See Fullpost:

Mr. Schmelzer, I have been a sole proprietor, small business entity since 1979. I am one who has diligently registered my copyrights and spent thousands of dollars and hours over the years doing so. I already protect and manage my copyrights, responsibly negotiate contracts, uphold best business practices and understand the market.

My name is Andrea Mistretta. As a licensor of my art, the clients I serve have the security of knowing they are protected through the indemnity clauses in my contracts. My visual example in the Small Business Administration’s Economic Impact Study of Orphan Works prepared in September of 2008 is an example how my working art was“ORPHANED” by a “USER” and sold to one of the largest image banks in the world, and sold again for a fraction of its value to an agency, then sold again to my client turning me into my own competitor while all those in the chain of infringements “copyrighted” my artwork and made money while I, the originating artist received no compensation. My attorney knew he had the support of my certification of copyright to work toward justice and settlement on my behalf. Without copyright he could not have enforced my rights, and I would be out of business. There would be one less independent original thinker and artist in this country.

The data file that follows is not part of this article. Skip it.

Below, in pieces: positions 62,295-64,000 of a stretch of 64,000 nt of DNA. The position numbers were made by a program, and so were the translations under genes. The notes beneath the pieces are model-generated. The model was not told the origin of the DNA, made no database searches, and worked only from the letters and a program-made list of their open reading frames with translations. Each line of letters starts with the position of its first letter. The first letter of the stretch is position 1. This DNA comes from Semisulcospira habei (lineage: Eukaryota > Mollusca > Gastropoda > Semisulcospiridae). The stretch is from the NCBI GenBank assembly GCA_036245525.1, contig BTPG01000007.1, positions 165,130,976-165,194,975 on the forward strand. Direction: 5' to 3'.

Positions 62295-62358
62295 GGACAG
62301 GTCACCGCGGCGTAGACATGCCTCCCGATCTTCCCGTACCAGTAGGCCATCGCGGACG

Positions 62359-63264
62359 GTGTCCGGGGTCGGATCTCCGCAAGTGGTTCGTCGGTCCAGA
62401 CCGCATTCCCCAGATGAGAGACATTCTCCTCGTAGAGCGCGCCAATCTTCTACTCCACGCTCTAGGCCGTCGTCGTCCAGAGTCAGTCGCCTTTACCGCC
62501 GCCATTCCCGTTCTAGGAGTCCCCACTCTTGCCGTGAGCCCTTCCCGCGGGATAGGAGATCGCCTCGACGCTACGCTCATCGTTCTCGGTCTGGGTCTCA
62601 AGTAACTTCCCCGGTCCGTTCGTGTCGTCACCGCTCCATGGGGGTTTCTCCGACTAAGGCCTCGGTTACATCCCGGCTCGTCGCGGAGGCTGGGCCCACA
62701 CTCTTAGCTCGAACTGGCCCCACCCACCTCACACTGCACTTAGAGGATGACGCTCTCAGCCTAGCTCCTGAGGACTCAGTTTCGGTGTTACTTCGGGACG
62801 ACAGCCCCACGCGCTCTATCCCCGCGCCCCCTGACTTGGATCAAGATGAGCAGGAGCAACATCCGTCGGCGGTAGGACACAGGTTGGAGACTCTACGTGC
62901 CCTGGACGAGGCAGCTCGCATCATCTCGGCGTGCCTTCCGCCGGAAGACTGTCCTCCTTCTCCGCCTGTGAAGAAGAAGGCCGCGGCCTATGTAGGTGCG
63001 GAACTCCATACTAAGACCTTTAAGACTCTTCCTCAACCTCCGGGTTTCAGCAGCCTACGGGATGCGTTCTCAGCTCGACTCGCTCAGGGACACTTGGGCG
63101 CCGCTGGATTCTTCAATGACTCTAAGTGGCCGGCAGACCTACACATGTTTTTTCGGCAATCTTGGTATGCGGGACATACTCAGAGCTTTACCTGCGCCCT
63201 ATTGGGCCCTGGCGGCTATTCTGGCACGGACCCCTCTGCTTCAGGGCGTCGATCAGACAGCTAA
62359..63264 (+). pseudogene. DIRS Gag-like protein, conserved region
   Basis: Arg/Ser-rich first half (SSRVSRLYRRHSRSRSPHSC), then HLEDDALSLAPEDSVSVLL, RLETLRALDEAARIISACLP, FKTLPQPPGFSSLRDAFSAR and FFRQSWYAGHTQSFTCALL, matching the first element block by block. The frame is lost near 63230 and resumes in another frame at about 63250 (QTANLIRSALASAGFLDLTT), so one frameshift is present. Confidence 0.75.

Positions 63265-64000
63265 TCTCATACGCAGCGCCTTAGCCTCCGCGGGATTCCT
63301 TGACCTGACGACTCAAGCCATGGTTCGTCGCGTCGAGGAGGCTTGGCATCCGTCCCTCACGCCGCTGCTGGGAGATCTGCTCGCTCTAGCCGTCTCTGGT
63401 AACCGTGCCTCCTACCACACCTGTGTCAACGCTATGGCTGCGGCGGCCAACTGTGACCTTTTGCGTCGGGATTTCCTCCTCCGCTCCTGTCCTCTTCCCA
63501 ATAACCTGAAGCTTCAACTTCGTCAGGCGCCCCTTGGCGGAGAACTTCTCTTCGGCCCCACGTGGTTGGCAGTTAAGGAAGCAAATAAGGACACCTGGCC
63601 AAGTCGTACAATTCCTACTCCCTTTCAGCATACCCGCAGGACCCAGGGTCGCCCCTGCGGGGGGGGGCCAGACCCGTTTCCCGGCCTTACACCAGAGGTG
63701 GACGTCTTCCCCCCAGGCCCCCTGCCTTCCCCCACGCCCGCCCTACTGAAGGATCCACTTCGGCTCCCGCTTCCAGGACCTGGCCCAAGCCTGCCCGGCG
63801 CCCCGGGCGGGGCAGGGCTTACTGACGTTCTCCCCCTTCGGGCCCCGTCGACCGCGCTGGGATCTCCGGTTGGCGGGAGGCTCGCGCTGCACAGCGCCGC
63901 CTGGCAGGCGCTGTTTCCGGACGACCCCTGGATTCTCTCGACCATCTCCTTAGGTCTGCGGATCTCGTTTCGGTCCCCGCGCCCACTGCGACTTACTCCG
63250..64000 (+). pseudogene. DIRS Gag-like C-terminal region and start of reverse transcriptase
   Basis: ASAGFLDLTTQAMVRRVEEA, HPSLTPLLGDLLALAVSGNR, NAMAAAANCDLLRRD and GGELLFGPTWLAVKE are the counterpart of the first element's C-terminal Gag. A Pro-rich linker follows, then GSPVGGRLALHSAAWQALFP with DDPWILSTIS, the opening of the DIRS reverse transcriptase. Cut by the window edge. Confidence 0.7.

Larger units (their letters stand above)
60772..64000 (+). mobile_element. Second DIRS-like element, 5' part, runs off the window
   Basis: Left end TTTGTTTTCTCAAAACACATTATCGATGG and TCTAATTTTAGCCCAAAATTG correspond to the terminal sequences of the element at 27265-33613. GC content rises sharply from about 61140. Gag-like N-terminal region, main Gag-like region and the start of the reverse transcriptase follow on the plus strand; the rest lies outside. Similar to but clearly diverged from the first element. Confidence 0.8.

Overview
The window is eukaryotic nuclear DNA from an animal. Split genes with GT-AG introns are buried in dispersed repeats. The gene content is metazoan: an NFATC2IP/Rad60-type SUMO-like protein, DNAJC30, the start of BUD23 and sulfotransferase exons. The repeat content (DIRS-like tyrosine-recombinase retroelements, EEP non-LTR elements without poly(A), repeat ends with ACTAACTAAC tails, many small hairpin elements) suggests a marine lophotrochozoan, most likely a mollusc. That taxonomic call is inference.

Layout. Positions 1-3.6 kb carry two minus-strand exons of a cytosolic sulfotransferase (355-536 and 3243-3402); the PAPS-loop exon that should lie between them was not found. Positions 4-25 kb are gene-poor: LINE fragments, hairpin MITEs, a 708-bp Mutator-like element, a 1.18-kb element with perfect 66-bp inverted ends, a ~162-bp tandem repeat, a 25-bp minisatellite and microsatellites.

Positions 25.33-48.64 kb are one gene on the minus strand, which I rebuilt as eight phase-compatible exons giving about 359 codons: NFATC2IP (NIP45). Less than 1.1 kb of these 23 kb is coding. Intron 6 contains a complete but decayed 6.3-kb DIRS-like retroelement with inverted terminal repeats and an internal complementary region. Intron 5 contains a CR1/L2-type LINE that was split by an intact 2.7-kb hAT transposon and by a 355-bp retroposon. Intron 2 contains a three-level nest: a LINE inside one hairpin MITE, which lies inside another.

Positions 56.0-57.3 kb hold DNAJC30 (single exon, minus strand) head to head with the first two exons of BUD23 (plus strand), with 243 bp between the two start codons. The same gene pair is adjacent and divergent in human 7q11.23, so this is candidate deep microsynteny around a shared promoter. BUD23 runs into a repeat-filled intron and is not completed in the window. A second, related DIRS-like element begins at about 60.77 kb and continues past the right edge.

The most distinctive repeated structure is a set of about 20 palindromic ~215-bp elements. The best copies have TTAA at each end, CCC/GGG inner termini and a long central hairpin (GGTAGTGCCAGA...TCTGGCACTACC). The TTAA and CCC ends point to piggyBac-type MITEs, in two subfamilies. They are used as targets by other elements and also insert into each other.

Under the Orphan Works law that the Graphic Artist Guild and Public Knowledge support, even with my registered copyright I would not have the power to fairly negotiate with the giant corporate infringer who cynically stole my rights. I would not be able to stop the continuing infringement. I would not be able to enforce the exclusive rights I had contractually guaranteed to my client. I would have been denied all legal fees, court costs, and damages to enforce my copyright.

Does the Graphic Artist Guild really believe this law will not "have a dramatic influence on how we do business?"

If this is the new business model Gigi Sohn refers to, there will only be users, and no artist originators. My example is not an anomaly but a harbinger of what is to come if “Orphan Works” should pass.